I remember my driving test at 15 being super easy and kind of a joke compared to the work that went into ensuring I passed in the UK. My high school offered driver’s ed and had a minimal cost compared to the hundreds of £s paid for the tests and driving lessons: the grand total was in excess of £500.

While I dreaded the lessons and the tests were stressful I’m glad I polished up my driving and learned how to navigate roundabouts with confidence.  I wish I would have taken a few lessons when I first moved here to clear up confusion, especially about the dreaded roundabouts. Being informed has made me more confident and the process taught me  good skills that I can practice in the UK and the US. And now I even know how to flip someone off in the UK! (It’s with 2 fingers!) (Not that I’m ever going to do that…hehe)

So glad to have that crossed off my list! Rachel’s Taxi Rides at your Service!


Here’s what my license looks like. Do you like my blonde hair? My license is good for 10 years although technically I’m supposed to relinquish it when I am no longer a resident but I’m definitely keeping it for my scrapbook! I earned it!


The End of An Era

When I moved to Seattle in 2012, Andrew and I were not yet engaged and I struggled to find my place in the Emerald City.  A group of women living next door to Andrew’s Green Lake bachelor pad reached out to me and became fast friends. Out of that group a women’s bible study was born. This bible study later morphed into a book group held at a house in Queen Anne inhabited by some of those same women. This group of women became one of the most important communities of my Seattle life. Once a week we gathered for prayer, fellowship, laughter, tears and some zaniness. Sometimes we would even discuss a book. The group was a constant in my life. A safe place where honesty was always welcomed.

A few months ago the rent on their Queen Anne house was raised to an untenable level necessitating the relocation of said friends. While this is bitter, there is also sweetness, as one friend is moving out of state to pursue a dream and another just got engaged. These are happy things, and yet, I struggle: The band is breaking up (on good terms) and I am mourning the loss of a community hub.

The houses inhabited by these women were the location for general hang-outs, celebrations, movie binges, house parties, low-key and fancy dinners, and general merry making. The number of friendships and romances that were born and tended in these houses is a credit to my friends. I want to emulate the way they prioritized community and hospitality. In these houses our community had a place to land and was always welcome. What will I come back to? Will there be a house where we all gather? Do I have a part to play?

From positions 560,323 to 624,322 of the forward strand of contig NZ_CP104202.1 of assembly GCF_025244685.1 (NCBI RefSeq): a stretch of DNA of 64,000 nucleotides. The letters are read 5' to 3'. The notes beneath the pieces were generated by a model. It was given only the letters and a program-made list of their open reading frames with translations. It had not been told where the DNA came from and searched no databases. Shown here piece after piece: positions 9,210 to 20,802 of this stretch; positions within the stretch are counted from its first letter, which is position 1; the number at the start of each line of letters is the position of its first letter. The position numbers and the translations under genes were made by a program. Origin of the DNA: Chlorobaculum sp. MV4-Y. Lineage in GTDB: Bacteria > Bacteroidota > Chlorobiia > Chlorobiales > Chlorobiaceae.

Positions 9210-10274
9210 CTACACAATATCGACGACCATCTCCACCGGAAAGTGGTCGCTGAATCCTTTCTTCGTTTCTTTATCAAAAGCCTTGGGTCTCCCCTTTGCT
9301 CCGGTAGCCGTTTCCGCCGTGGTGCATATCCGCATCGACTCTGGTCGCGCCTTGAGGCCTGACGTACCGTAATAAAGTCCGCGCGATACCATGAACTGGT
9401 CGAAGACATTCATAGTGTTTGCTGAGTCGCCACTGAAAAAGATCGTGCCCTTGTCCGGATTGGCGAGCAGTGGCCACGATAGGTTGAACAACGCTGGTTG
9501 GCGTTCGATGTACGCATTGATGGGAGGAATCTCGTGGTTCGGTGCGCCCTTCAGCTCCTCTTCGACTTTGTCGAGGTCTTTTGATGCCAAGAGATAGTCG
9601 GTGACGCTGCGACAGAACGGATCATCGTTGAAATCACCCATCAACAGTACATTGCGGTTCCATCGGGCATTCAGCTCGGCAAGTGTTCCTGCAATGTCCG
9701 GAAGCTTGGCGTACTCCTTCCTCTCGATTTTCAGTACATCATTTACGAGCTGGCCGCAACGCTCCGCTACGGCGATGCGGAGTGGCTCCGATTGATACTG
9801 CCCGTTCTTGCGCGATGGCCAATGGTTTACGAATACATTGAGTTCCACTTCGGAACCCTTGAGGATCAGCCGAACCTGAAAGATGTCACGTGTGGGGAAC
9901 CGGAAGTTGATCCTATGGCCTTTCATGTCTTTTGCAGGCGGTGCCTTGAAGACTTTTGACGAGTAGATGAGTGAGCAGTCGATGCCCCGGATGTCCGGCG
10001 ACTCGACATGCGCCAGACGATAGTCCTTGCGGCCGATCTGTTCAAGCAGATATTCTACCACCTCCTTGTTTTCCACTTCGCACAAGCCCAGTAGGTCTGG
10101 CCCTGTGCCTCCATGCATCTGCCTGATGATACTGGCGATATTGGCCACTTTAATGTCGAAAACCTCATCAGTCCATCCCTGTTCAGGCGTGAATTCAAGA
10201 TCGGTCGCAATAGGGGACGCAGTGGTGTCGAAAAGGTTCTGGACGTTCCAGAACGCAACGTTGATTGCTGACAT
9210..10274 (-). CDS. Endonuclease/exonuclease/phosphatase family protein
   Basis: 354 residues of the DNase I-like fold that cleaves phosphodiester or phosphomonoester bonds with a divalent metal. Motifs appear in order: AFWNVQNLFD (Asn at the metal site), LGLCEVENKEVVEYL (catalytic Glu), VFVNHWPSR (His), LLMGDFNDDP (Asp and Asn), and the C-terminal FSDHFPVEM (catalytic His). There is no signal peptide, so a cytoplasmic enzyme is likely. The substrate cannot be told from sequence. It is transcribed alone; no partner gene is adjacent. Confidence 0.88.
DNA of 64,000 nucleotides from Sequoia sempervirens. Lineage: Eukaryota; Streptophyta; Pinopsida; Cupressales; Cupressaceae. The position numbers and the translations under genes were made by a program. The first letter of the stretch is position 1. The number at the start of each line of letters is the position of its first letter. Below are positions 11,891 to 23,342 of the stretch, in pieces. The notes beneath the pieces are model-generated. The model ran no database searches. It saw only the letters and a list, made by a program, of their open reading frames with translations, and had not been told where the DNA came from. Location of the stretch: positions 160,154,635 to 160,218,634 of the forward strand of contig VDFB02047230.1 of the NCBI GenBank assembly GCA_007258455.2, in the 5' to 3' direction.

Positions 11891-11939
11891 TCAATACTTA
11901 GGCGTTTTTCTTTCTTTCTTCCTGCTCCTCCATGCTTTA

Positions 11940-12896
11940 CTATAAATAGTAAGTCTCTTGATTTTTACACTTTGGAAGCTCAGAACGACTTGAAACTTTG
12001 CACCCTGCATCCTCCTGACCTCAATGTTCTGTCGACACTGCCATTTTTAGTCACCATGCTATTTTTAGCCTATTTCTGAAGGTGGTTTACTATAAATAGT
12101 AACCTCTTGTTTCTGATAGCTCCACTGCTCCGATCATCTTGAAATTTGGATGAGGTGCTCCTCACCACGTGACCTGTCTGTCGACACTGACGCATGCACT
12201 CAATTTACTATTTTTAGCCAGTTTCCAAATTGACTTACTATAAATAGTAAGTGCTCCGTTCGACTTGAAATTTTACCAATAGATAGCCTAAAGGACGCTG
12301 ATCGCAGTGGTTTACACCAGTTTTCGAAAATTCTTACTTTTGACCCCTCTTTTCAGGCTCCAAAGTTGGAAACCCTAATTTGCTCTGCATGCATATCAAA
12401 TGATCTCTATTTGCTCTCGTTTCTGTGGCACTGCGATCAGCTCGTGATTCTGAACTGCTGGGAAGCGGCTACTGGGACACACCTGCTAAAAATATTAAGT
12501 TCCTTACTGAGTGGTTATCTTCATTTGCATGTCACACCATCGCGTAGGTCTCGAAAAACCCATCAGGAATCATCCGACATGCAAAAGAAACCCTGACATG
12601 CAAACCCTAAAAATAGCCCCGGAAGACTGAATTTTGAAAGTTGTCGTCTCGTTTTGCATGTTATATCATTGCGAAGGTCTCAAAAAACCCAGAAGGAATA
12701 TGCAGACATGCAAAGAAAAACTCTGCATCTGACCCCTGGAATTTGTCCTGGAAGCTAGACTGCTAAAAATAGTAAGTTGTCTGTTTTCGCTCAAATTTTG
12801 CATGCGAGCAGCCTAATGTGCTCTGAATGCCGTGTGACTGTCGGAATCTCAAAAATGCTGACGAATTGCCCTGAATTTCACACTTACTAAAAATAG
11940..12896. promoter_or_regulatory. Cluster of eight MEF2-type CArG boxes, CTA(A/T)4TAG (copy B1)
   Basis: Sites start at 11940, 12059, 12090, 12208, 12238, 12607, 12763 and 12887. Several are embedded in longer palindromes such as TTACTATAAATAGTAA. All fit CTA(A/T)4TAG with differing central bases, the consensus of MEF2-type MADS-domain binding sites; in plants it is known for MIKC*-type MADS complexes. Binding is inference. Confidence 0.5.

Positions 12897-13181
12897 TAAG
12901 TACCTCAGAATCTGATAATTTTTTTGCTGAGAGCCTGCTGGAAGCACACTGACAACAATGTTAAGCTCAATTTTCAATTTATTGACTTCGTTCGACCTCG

While I couldn’t have verbalized this a year ago, I realize now I had the idea that I would return to a Seattle untouched by time. Like Sleeping Beauty, I believed that I could enter a state of altered reality and  the world would do the same, waiting for me. The reality is that friends are buying houses, getting engaged, married and having kids. A golden era may be ending.

Lately, I’ve really come to embrace what I call the “greyness of life” in which two, seemingly opposite things are true simultaneously. I can be wonderfully happy in my present circumstance, while also being sad that something beautiful is ending, changing and shifting. “How am I?” “I’m happy AND I’m sad.”

In my brain, I know that something new and equally delightful may come into my life or a new iteration of that community life may emerge. But right now, in my heart, I’m sad. I am surprised and sad to realize that something I thought of as a constant will no longer look the same when I return. It makes me feel a little naive and a bit vulnerable to admit.. But that’s where I am. And I’m going to sit with my sadness for a while.

Life changes and people move on, but I’m not quite ready to do that yet. ~


Chapter 3: Return of the Fergusons

When we moved to the UK in March of last year the official plan was to stay 10-12 months. When we moved, we didn’t know how long we would stay, as 10 months seemed like a long time. But as December approached, we knew we weren’t quite ready to quit our adventure. We choose to extended our stay another 9 months through to August 2018.

We’re excited to announce that, while we aren’t coming home to Seattle in August, we have set a date! Our last chapter in this book will wrap up at the end of this year.

We still have some things to cross off our UK bucket list but feel our hearts being drawn back home. Friends in the states are expecting babies, getting married, and making big life changes and we believe it’s important to be around for such events — especially after missing out on some of these things while we’ve been abroad. We’re also missing our Seattle church family and community. And finally, while Andrew could continue with his current position with work in the UK, he has accomplished much of what he came here to do.

We’re also feeling ready to get back to “real life”. Life in the UK has not been without challenges, but it has felt like a dream filled with constant travel and and will always be a period of our lives we will treasure.


Several questions remain:

  • When will we return? We have not decided on an exact date but are targeting between the end of October and the end of the year.
  • Will Andrew take a new job? We don’t know what Andrew’s role will be at work when he returns, but there are many options, which we are thankful for.
  • Where will you live? We’re coming back to Seattle and hope to return to the Ballard area.

There is still time to visit, British summers are wonderful 🙂